How Wasting Food Steals Your Money

March 5-9 is Food Waste Prevention Week in California. Today, we talk about the high price of buying too much.

We’re wrapping up Food Waste Prevention Week here in California. If you follow me on Facebook, Instagram or Twitter, you’ve seen my sneaky way of getting kids to eat the heels of bread and how I repurpose leftovers. Today, over at the Clutter Free Academy blog, I’m sharing a miracle recipe for getting a pound of ground meat to stretch into six pounds. My husband calls it my modern-day loaves and fishes recipe. I call it my Magical Miracle. My girls just call it good.

By now, you might be wondering what food waste has in common with clutter or compulsion or comparison. Everything. Here are some sobering statistics from Save The Food:

  • 40% of the food in the U.S. is wasted
  • The average American throws away 300 pounds of food in a year
  • A family of four tosses $1,500 in food each year
  • 20% of the food we buy never gets eaten

It appears that as a nation, we over-buy and under-consume – and that has everything to do with clutter and compulsion.

How many times have you gone to the store and walked past a sales display, thinking, “Oooh…that’s a good price” and bought it because you couldn’t remember whether you needed it? Or went to grab something from the back of the fridge to find out it expired last year?

I remember a time when my little family had four jars of mayo in the pantry.

I was making sandwiches for the girls one morning and noted to my husband that we were almost out of mayo. On his way home from work that day, he stopped by the store to get a back-up jar and put it in the pantry. A few days later, I was at the store and thought I’d better grab some. Because I knew we were almost out, I put my new jar directly in the fridge. Over the weekend, we were at Costco and saw a two-for-one deal. We both were still in “we need mayo” mode, and it seemed smart to take advantage of the offer. Into the pantry those both went. It wasn’t for a few more days before we realized that we were overstocked. Now, four jars of mayo may be the exact right amount to have on hand for some families, but our family goes through a jar of mayo a year – We don’t need four years’ worth of anything in our pantry. In January, we did a big fridge purge and tossed 11 bottles of mustard – ELEVEN!

This is the problem of us “cluttery” people: We over-buy because we aren’t always sure what we have on hand.

Our other problem is we don’t rotate through our food stores to use things up before they go bad. How many times have you tossed bags of produce that withered away from neglect in your fridge? You bought them with perfect intentions but then life got in the way and when you finally remembered the salad greens, they were slimy. Or the cucumbers were mushy.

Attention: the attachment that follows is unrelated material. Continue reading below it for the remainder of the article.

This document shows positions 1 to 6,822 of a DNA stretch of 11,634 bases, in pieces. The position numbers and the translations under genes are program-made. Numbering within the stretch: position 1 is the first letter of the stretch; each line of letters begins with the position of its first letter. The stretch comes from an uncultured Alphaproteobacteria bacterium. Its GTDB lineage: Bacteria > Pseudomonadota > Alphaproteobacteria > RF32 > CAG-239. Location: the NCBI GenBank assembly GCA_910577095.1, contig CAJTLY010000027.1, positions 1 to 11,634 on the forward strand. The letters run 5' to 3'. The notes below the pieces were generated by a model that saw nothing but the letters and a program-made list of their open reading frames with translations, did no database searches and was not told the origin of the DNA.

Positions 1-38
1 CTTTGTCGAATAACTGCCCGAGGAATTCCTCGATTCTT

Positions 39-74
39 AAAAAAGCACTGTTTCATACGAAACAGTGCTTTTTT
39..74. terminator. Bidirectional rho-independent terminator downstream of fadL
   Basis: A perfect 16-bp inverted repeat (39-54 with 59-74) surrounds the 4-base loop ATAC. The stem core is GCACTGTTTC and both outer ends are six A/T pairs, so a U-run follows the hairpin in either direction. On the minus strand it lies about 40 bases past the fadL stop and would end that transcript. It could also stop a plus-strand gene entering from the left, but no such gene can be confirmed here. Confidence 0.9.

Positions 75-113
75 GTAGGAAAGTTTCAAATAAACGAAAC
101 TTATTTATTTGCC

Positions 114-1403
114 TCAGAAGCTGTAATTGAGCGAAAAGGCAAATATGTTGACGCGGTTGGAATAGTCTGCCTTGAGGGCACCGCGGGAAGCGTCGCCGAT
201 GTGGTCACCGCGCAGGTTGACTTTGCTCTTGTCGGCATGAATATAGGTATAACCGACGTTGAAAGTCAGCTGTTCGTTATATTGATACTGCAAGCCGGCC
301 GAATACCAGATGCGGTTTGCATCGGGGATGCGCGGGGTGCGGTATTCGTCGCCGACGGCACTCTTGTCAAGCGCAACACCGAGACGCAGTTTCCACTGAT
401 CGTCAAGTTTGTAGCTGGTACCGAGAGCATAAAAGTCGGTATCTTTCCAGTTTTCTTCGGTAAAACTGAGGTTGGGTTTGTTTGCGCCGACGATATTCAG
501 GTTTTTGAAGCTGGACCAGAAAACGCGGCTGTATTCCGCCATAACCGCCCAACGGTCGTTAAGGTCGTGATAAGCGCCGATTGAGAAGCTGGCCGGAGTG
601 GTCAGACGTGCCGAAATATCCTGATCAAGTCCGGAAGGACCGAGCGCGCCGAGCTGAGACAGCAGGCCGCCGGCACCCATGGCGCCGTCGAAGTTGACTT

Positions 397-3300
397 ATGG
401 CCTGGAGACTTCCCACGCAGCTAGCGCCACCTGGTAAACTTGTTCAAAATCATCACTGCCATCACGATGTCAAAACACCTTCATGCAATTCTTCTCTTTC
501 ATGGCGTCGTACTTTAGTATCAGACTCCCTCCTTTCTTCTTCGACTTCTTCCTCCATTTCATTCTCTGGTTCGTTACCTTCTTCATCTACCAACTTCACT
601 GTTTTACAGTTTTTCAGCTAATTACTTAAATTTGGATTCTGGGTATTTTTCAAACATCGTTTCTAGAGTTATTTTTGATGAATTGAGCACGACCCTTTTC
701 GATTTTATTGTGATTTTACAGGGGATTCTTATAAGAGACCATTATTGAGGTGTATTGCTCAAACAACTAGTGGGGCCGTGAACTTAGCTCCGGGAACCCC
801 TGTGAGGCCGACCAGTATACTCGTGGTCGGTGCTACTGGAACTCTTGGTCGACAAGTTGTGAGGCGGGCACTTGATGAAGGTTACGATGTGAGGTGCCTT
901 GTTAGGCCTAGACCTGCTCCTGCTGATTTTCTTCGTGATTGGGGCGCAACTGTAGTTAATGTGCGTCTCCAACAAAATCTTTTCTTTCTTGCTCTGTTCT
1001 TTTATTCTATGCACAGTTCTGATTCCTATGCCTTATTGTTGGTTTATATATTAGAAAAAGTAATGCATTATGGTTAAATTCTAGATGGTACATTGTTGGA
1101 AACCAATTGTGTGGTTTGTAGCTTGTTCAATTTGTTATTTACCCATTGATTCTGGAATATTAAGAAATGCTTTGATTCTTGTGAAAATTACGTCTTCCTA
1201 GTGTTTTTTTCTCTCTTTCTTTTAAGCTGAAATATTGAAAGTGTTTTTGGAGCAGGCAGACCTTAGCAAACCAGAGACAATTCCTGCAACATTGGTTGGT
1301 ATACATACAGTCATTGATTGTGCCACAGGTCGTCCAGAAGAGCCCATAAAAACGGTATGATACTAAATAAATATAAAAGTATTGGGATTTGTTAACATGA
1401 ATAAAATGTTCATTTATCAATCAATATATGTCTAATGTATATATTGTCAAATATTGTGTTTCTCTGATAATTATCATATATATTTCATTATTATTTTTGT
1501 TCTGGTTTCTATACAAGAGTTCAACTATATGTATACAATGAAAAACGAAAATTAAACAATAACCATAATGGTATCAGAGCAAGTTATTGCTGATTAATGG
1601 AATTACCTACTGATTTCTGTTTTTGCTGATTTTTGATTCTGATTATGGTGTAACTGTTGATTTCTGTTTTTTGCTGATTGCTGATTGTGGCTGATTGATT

Ending food waste and getting back that $1,500 a year that typically goes to a landfill is easy.

We must stop over-buying.

This is both a compulsion and clutter problem. As I mentioned before, if you don’t know what you have on hand, it’s easy to buy more than you need when shopping for food. But there is also the habit or compulsion to buy that must be fought.

My husband and I both work in education, and we’re paid once a month. We get spend-happy come payday. We make big trips to Target, to Costco, to the Grocery Outlet, etc. We feel compelled to stock up for the month – to make sure we have enough food to get through the whole month. We also want to eat healthy, whole foods so we buy up fruits, veggies and sometimes, my ambitions on the first of the month exceed the energy I have for cooking on the 10th.

What we’ve done over the past few months is worked hard to break that compulsion. Just because there’s a big deposit to our bank account on the first, doesn’t mean we have to spend it all right then. If we budget our grocery expenses week to week, we can buy what we need as we need it and only buy in bulk that which we truly use high volumes of (like beans, canned tomatoes and coffee). This saves us money in three ways:

  1. We spend less over all by not over-buying.
  2. We take advantage of sales and specials each week vs. just once a month.
  3. We stay more aware of what we have and what we need.

Buying in bulk to save money is a great idea if you use what you buy, but for a busy family like ours, the investment doesn’t typically pencil out at the end of the month. These three tips help us to align our food purchases with our schedules each week so that we’re not buying a week’s worth of salad greens that will wilt from neglect.

What about you? Are you throwing dollars in the trash week after week? What one idea can you implement to make next week different? Leave me a comment here or send me an email. Join me tomorrow, when we cover the second part of the solution: under-using.

Tonya Kubo is co-director of the Clutter Free Academy Facebook group, founded by author/speaker Kathi Lipp and based on her best-selling book, Clutter Free. Tonya and her husband, Brian, are raising two spirited girls in the agricultural heart of California. By day, she cultivates community in digital spaces for a public university. At night, you can find her either cooking, cuddling or helping others to fight the demons of comparison, clutter and compulsion.

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